angelina-jolie-300

When Angelina Jolie stepped up and talked about her mutated BRCA1 gene and her preventive mastectomy, people sat up and took notice. The dialogue about breast cancer really opened up and everyone had an opinion, good or bad. I think the decision to be tested is a highly personal one.

YOU are in charge of your health, the decisions surrounding your health and how you are going to live your life. Be informed, take the time to educate yourself. Invest in yourself.

Having had both grandmothers diagnosed with  breast cancer, a grandfather who had lung cancer, a mother who had breast cancer, this is a really important issue to me. When I started reading about cancer causing chemicals and toxins in beauty products, this became not only an interest but a way of life to benefit my health long term.

“I’ve been very happy just to see the discussion about women’s health expanded and that means the world to me. After losing my mom to these issues, I’m very grateful for it and I’ve been very moved by the support from people,” said Angelina {People.com}. 

This weekend I watched Pink Ribbons Inc. Its a fascinating documentary about the business of breast cancer. Billions of dollars have been raised through companies like Susan G. Komen and Avon but where is the money going? How come we aren’t closer to finding a cure? How about prevention, why isn’t that as mainstream as wearing a pink ribbon? Where is the research for environmental causes of cancer? Does carcinogens in beauty products and personal care products incease the odds of getting cancer in one’s lifetime?

  

   “In the U.S., major loopholes in federal law allow the cosmetics industry to put thousands of synthetic chemicals into personal care products, even if those chemicals are linked to cancer, infertility or birth defects. At the same time as untested chemicals have been steadily introduced into our environment, breast cancer incidence has risen dramatically.” {source}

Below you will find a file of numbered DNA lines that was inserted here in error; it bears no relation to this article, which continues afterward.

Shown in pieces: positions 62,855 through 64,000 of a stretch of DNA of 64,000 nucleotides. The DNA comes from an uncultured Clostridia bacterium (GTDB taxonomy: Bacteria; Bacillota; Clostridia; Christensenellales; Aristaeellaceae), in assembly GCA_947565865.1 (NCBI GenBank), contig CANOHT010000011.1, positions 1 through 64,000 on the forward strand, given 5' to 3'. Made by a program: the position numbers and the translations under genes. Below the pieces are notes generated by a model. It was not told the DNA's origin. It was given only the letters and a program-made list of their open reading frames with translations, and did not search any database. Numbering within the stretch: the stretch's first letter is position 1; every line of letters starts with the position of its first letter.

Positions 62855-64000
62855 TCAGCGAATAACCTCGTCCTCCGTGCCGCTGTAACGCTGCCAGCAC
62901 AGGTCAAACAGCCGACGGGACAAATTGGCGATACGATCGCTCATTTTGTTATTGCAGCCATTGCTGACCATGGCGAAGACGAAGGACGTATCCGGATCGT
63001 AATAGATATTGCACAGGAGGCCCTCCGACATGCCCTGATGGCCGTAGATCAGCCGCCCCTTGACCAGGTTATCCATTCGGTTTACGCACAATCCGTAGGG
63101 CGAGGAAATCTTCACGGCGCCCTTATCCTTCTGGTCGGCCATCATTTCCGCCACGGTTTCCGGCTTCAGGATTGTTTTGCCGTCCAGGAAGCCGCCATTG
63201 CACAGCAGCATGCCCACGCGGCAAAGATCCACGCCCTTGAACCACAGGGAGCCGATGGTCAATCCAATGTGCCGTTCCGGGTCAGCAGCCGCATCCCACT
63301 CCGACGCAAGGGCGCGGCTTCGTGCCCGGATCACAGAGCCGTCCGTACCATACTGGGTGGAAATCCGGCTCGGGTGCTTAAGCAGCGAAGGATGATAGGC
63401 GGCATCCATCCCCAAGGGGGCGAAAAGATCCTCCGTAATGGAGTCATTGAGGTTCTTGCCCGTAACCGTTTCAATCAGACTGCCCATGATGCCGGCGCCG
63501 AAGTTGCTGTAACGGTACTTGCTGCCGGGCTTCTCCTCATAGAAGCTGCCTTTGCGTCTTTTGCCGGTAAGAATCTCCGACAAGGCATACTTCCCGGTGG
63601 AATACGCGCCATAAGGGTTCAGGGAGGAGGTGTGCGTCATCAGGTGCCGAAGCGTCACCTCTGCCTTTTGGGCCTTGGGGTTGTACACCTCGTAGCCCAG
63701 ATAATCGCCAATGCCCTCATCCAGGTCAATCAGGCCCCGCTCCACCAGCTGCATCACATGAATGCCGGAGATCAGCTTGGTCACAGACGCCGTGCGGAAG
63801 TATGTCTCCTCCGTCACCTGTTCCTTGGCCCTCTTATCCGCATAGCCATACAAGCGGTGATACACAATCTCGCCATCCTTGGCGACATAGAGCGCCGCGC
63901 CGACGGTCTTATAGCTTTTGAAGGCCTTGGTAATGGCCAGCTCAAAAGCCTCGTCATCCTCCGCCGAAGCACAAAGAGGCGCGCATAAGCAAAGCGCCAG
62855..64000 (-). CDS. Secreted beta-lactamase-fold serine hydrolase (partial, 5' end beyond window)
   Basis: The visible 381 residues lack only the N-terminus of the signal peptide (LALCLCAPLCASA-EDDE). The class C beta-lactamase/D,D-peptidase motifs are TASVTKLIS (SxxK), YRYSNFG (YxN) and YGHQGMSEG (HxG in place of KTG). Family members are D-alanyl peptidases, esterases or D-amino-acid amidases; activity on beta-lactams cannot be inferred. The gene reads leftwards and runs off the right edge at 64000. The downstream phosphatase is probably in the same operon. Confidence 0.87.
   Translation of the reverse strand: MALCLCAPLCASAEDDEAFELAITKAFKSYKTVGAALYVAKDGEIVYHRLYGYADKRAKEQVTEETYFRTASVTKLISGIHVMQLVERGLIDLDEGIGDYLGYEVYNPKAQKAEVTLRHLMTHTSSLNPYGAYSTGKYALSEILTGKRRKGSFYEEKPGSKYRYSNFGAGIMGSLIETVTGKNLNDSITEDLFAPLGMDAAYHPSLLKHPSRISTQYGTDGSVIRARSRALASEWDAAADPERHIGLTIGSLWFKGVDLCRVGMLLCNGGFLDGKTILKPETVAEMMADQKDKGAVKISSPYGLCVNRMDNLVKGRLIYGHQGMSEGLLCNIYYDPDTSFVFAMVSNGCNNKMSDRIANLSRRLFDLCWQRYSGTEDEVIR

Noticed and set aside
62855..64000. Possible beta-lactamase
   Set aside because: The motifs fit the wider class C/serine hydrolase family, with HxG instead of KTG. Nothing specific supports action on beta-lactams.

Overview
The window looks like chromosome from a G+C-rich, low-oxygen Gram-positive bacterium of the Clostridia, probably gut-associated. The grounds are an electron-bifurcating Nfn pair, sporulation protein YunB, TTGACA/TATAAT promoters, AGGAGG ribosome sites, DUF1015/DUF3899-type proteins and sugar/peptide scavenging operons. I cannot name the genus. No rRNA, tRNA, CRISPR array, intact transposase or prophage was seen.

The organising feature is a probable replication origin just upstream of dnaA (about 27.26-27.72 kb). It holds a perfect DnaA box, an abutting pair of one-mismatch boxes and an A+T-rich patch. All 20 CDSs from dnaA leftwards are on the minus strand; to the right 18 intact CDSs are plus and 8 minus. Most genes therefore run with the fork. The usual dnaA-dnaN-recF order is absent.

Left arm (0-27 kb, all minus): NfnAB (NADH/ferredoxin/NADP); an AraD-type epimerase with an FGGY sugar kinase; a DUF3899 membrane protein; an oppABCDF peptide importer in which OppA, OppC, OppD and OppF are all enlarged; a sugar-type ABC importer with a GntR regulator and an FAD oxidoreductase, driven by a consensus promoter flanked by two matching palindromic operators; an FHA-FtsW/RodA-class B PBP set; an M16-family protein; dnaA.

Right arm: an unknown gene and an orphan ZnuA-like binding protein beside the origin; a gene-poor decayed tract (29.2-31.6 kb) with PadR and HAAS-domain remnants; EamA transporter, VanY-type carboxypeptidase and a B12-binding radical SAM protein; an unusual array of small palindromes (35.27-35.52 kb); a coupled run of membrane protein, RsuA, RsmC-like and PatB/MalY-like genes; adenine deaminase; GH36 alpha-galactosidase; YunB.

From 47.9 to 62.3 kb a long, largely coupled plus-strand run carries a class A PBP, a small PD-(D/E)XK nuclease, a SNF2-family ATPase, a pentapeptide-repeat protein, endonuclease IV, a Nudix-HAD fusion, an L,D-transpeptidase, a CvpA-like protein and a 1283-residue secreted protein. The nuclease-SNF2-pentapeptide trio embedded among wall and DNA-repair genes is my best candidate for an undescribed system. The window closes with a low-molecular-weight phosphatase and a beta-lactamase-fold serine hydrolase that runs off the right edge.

Every October, hundreds of companies bring out their pink ribbon products, donating a penny or maybe a dollar per product sold. Beauty companies who make these products with known carcinogens are selling these items for breast cancer awareness? Okay, we’re aware. But now that we are all aware of breast cancer…what next?

  

  Instead of spending hundreds of dollars on these pink ribbon products, how about talking about prevention? You can start by reducing your risks. Click here to go to the Breast Cancer Funds Tips for Prevention.

For your beauty routine:

Simplify 

Some beauty products contain carcinogens and hormone-disrupting chemicals. Decrease your exposure by using fewer products with simpler ingredients.

Avoid “fragrance”

 “Fragrance” can contain dozens, even hundreds, of chemicals—including hormone disrupting phthalates. Avoid synthetic fragrance and opt for products that are fragrance-free or contain natural fragrances like essential oils.

Ingredients to avoid

 Avoid products with DMDM hydantoin and imidazolidinyl urea; parabens or any word ending in “-paraben”; “PEG” and words ending in “-eth”; triclosan and triclocarban; triethanolamine (TEA); hydroquinone and oxybenzone.

Products to avoid

 Anti-aging creams with lactic, glycolic, AHA or BHA acids.  Hair dyes, especially dark permanent dyes. Nail polish and removers with formaldehyde, DBP or toluene. Skin lighteners with hydroquinone.

If this is a topic of interest to you, head over here for some more interesting reading.  I could write about this all day long and talk about it too.

I’ve been reviewing various beauty products for years and  years and only lately have seen the connection between cancer and the chemicals in beauty and personal care products. It very eye-opening and upsetting. And it’s why I’ve switched to natural and organic products and I encourage you to consider doing the same.